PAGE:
“Because gaze direction conveys so much socially relevant information, one’s own gaze behaviour is likely to be affected by whether one’s eyes are visible to a speaker,” said Elan Barenholtz, associate professor of psychology. For example, people may intend to signal that they are paying more attention to a speaker by fixating their face or eyes during a conversation.

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“Conversely, extended eye contact also can be perceived as aggressive and therefore noticing one’s eyes could lead to reduced direct fixation of another’s face or eyes. Indeed, people engage in avoidant eye movements by periodically breaking and reforming eye contact during conversations,” explained Barenholtz.

People are very sensitive to the gaze direction of others and even two-day-old infants prefer faces where the eyes are looking directly back at them. Social distancing across the globe due to coronavirus (COVID-19) has created the need to conduct business “virtually” using Skype, web conferencing, FaceTime and any other means available.

For the study, published in the journal Attention, Perception & Psychophysics, the team compared fixation behaviour in 173 participants under two conditions: one in which the participants believed they were engaging in a real-time interaction and one in which they knew they were watching a pre-recorded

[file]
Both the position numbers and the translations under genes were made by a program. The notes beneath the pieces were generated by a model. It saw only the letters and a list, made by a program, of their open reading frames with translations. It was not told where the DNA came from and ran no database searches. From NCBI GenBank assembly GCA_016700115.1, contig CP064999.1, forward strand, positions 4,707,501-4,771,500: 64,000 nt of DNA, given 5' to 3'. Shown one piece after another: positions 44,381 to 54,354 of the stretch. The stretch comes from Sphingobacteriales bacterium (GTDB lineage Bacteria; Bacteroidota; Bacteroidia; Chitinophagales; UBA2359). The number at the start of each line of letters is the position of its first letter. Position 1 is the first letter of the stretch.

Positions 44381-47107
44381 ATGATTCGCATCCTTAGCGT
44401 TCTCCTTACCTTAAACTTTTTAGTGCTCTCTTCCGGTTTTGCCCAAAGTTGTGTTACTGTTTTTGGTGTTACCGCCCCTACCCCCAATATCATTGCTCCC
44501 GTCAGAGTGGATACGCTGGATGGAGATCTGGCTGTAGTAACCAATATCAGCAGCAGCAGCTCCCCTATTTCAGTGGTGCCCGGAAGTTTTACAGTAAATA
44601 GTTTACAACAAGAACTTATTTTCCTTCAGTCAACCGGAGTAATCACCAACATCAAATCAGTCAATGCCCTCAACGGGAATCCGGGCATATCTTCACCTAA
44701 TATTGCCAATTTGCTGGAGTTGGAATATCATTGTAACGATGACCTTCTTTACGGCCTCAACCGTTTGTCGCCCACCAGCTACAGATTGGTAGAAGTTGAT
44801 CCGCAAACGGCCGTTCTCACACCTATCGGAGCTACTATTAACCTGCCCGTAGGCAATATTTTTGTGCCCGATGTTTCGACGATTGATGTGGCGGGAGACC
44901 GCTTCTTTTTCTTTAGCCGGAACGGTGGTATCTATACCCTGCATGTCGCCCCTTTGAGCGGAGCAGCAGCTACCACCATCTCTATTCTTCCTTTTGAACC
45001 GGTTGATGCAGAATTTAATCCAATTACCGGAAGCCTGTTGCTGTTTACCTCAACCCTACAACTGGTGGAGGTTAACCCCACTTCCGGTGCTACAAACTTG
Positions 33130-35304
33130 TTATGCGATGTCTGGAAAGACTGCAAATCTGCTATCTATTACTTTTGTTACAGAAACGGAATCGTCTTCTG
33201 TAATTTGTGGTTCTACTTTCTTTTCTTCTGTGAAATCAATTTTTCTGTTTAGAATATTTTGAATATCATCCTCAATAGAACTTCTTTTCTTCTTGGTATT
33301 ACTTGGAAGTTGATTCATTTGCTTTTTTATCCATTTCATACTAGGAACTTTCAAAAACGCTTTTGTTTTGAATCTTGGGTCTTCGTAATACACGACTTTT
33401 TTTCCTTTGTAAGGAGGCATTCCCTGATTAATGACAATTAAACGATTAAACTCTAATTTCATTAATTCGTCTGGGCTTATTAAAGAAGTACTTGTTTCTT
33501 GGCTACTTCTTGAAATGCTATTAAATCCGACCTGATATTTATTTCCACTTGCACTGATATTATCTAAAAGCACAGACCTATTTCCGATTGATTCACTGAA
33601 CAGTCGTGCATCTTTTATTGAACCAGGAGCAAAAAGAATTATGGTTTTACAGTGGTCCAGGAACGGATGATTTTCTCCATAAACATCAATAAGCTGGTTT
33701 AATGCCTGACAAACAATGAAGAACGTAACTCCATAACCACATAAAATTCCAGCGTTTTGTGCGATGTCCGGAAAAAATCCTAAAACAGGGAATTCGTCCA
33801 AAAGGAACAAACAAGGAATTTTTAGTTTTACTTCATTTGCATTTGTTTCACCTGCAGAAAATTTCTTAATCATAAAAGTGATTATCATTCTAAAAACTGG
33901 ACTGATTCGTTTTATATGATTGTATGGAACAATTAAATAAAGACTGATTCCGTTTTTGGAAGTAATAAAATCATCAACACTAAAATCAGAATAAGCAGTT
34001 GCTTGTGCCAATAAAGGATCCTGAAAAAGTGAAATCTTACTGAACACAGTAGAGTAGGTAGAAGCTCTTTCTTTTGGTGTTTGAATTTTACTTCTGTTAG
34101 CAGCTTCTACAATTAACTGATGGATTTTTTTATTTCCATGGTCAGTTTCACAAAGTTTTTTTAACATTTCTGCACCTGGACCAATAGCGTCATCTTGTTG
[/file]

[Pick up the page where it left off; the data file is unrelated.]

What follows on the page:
The researchers wanted to know if face fixation would increase in the real-time condition based on the social expectation of facing one’s speaker in order to get attention or if it would lead to greater face avoidance, based on social norms as well as the cognitive demands of encoding the conversation.

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As more and more people use video conferencing tools to stay connected in social distancing times, neuroscientists from Florida Atlantic University have found that a person’s gaze is altered during tele-communication if they think that the person on the other end of the conversation can see them. Pixabay

Results showed that participants fixated on the whole face in the real-time condition and significantly less in the pre-recorded condition. In the pre-recorded condition, time spent fixating on the mouth was significantly greater compared to the real-time condition. There were no significant differences in time spent fixating on the eyes between the real-time and the pre-recorded conditions. To simulate a live interaction, the researchers convinced participants that they were engaging in a real-time, two-way video interaction (it was actually pre-recorded).

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When the face was fixated, attention was directed toward the mouth for the greater percentage of time in the pre-recorded condition versus the real-time condition. “Given that encoding and memory have been found to be optimized by fixating the mouth, which was reduced overall in the real-time condition, this suggests that people do not fully optimize for speech encoding in a live interaction,” the authors wrote. (IANS)